Razor Blades and
Ron Wharton, creator of the two large murals on the walls of Seth's
Chop Shop, likes to portray himself as an economic minimalist.
("I don't want any more than I need.") But there is
a bit of entrepreneur about him.
"Seth wanted some art work done," said Wharton, speaking
of Seth Yates, owner of the hair salon in Ocean Beach. It was
early,7:00 a.m., shortly before Wharton had to leave for his part-time
job at a deli in a Mission Bay fish and tackle shop. "I told
him, I'll do these two large murals if you give me the rest of
your walls for paintings."
In one mural, Elvis drives a hot rod right through a 3-d movie
screen. In the other, a voluptuous woman bends over a hot rod
parked at a gas pump.
Sex, popular culture, and all the vices," as Wharton put
it, are his themes, and he acknowledged many artistic influences,
from Peter Max and Picasso to graffiti and underground comics.
The cubists, for example, are apparent in his King Lipitor,
a portrait of a crowned and cockeyed royal who holds a hand of
cards with skull-and-crossbones motif.
The Warhol-induced 4 Delvis is a repeating pattern of
four horned portraits of Presley that drives the hot rod in the
Woman pays homage to M.C. Escher, the optical illusionist.
Of paintings with waves in them, Wharton said, "They sell
immediately." Even so, he isn't one to go for the easy buck
if it means boredom."I grew up surfing, so I paint them quite
naturally. I did waves for ten years, then got tired of it. Now
I hardly ever paint them, and what comes naturally is naked women
for some reason."
Fame shows one of those nudes, but it doesn't seem exploitive.
Instead, since she's wearing a price tag and barcode tattoo, it
could really be construed as feminist satire. "It really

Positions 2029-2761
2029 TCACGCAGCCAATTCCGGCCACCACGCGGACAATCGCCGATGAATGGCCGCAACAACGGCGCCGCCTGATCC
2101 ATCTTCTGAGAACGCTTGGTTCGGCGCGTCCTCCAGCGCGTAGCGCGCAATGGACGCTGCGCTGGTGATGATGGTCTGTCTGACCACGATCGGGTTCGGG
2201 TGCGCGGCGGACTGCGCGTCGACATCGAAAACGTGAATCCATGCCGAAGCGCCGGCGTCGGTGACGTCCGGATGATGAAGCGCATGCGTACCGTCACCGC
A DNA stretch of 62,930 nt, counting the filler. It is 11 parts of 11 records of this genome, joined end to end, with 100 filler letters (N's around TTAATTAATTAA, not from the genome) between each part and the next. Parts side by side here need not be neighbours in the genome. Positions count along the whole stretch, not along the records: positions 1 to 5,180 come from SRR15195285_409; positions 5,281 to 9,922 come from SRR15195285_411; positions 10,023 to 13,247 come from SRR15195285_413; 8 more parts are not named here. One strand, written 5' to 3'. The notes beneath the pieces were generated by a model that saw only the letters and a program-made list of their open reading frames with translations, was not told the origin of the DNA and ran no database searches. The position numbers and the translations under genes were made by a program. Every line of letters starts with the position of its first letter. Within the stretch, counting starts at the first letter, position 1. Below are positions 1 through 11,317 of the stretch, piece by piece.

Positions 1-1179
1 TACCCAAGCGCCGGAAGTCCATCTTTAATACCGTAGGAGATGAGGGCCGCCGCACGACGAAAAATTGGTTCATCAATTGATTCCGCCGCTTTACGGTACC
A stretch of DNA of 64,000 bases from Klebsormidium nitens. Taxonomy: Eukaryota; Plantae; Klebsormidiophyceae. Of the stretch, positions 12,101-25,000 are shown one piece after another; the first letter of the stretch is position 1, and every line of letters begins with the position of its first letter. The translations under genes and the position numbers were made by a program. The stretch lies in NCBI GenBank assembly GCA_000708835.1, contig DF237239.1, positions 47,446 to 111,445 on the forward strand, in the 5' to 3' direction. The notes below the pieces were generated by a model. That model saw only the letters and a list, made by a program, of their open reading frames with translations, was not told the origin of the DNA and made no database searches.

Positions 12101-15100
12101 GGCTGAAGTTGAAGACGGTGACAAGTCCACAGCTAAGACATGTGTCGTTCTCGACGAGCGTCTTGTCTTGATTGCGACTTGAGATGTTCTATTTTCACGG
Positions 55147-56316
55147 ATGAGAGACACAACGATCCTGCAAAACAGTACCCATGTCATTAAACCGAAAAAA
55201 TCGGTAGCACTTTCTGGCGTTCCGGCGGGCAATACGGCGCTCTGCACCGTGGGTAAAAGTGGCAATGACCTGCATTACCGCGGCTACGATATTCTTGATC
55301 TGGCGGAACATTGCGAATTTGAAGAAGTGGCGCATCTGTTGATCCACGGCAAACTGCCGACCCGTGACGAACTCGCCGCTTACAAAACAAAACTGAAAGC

is," Wharton said. "And if you get right up on it, that
painting has all sorts of little messages and text." On her
arm, there's an expiration date. It says 'Best if used by age
Wharton's medium Acrylic on wood. (Canvas proved vulnerable to
damage by errant elbows and flying bottle caps in the various
"hellholes" in which Wharton has lived.) And they're
"priced to move"_ from $200 for a small one (32 inches
square) to $3000.00 for the largest (48 by 36 inches).
You won't get a pitch from Wharton ,but you might get one from
his alter ego, the Art Pimp- "a separate fictional character
who's a big salesman," in Wharton's words. "He was created
for the website [rwharton.illequipped.com] but he's gotten
a life almost bigger than my own. I didn't really see that coming."
Wharton who turns 40 in october,was born on the eastern shore
of Maryland, in Ocean city, a tourist town "That goes from
6000 people to a million in the summer." His father, now
retired, was an insurance salesman. His mother worked for Frank
Perdue, the largest poultry producer on the east coast- a chicken
pimp, if you will. "Anybody who lives around there (Ocean
City) probably at some point works for that guy,"said Wharton,
who moved to Ocean Beach four years ago to escape the cold.
Wharton's Flytrap |
claimed to have "sold every single painting" he has
ever painted, "except the ones in my possession right now."
The move from one ocean to another has been a setback. I knew
it was going to be a little tough building up to the state that
I was once in on the East Coast." Getting into Seth's chop
shop within the past year he characterized as "a big step"
toward his "master plan."
And now Seth has agreed to let Wharton have an opening there,
just like at a gallery, for a 40-painting show called "Razor
blades and Candy."
"I knew Seth just from getting haircuts," said Wharton.
"But because of the way the place was, and the way it was
set up, and because of the fact that his clients and my clients
are very similar, I knew it would be a good place to establish
a base camp. There's a catch phrase: custom culture. I would put
his clients and mine into that category. They intersect; it's
a hip, Southern California, custom-culture clientele."
On his website Wharton lambastes highbrow, high-priced art, quoting
Carlton Huffypants,of the School fro the Artistically stagnant,
in a blurb: "Every time that guy sells a painting, he's taking
filet mignon out of the mouths of starving art grads. My students
have paid good money to call themselves artists. They don't deserve
"you'd be surprised how many people think he is real,"
said Wharton. "They think somebody could actually be named
'Huffypants.'" --- Jeanne Schinto